The Bank of Japan may or may not be tapering, but that may soon be moot because by the time Kuroda decides whether he will buy less bonds, the bond market may no longer work.
As the Nikkei reports, while the Japanese central bank ponders its next step, the Japanese rates market has been getting "Ice-9ed" and increasingly paralyzed, as yields on newly issued 10-year Japanese government bonds remained flat for seven straight sessions through Friday while the BOJ continued its efforts to keep long-term interest rates around zero.
The 10-year JGB yield again closed at 0.055%, where it has been stuck since June 15m and according to data from Nikkei affiliate QUICK, this marks the longest period of stagnation since 1994,
Because what comes after record low volatility? Simple: market paralysis. And that's what Japan appears to be experiencing right now as private bondholders no longer dare to even breathe without instructions from the central bank. Meanwhile, the implied volatility of JGBs tumbled to the lowest level since January 2008 for the same reason we recently speculated may be the primary driver behind the global collapse in volatility: nobody is trading. This means that trading in newly issued 10-year debt has become so infrequent that broker Japan Bond Trading has seen days when no bonds trade hands.
It's not just cash bonds that find themselves in trading limbo: trading in short-term interest rate futures has also thinned and on Tuesday of last week the Nikkei reports that there were no transactions in three-month Tibor futures - the first time that has happened since such trading began in 1989.
The three-month Tibor, or Tokyo interbank offered rate, has not moved in the nine months since the end of September 2016. There were just a few trades last Friday, and it was only a matter of time until the number hit zero. The absence of volatility makes it hard to profit from bets on the direction of interest rates. Alternatively, the death of trading means volatility has crashed to all time lows.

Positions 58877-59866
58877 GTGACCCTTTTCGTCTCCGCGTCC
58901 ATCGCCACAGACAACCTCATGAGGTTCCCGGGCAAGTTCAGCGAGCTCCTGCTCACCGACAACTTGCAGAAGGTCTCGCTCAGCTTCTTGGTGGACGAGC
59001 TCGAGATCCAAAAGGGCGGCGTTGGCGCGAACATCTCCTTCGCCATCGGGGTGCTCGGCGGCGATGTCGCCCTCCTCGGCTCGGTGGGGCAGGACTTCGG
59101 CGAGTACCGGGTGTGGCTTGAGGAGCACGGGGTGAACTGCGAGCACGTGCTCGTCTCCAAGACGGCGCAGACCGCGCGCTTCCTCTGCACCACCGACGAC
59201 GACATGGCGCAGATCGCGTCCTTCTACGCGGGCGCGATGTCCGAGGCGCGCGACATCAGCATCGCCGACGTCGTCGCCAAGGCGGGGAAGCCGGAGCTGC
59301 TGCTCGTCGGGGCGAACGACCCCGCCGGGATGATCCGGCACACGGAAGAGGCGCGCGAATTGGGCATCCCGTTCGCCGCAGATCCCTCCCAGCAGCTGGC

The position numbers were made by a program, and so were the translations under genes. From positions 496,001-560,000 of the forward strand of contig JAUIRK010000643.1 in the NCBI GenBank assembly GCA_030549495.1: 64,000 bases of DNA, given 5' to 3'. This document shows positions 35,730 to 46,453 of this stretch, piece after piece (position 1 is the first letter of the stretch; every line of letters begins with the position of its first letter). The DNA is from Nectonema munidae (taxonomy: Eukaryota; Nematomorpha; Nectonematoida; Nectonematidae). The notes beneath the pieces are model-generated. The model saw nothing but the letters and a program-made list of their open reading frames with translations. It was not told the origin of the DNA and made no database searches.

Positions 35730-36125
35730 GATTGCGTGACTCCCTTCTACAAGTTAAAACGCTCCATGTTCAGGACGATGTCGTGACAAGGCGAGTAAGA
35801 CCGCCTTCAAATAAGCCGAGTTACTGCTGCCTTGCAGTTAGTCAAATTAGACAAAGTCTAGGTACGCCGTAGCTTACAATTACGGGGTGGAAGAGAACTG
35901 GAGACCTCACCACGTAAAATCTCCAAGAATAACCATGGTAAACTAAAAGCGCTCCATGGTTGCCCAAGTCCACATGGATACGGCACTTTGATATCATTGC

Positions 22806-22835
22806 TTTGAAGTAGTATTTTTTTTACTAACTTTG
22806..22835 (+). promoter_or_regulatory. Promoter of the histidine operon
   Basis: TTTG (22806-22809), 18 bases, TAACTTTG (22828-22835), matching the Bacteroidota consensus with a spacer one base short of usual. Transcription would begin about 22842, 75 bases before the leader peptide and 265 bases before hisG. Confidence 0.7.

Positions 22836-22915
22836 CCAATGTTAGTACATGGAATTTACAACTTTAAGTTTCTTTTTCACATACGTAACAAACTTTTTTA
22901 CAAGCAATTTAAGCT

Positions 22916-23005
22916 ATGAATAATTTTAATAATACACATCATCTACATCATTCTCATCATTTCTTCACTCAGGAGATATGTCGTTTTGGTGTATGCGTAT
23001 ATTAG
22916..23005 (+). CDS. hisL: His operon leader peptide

Trading in even shorter-term contracts is also ebbing. The Tokyo Financial Exchange announced on Thursday that starting at the end of July it will suspend trading of futures based on Japan's uncollateralized overnight call rate, the interest that financial institutions charge each other for loans with a one-day maturity. The exchange will consider restarting trading if it can confirm demand.
As more market participants throw in the towel on a rigged, centrally planned market, the result will - no could - be a further loss of market function, and a guaranteed crash once the BOJ and other central banks pull out (which is why they can't). As the Nikkei politely concludes, "if the bond and money markets lose their ability to price credit based on future interest rate expectations and supply and demand, the risk of sudden rate volatility from external shocks like a global financial crisis will rise."
Translation: in a world where only central banks trade, everyone else is destined to forget forget what trading, and certainly selling, means.
Meanwhile, the "grinding halt" in the market is not just a Japanese phenomenon. As we showed a month ago, quarterly portfolio turnover among hedge funds just dropped to the lowest ever.
And yet, in a world which no longer wants, or even remembers how to trade, central banks jawbone with threats that they are soon pulling the training wheels off the market. Somehow we very much doubt it.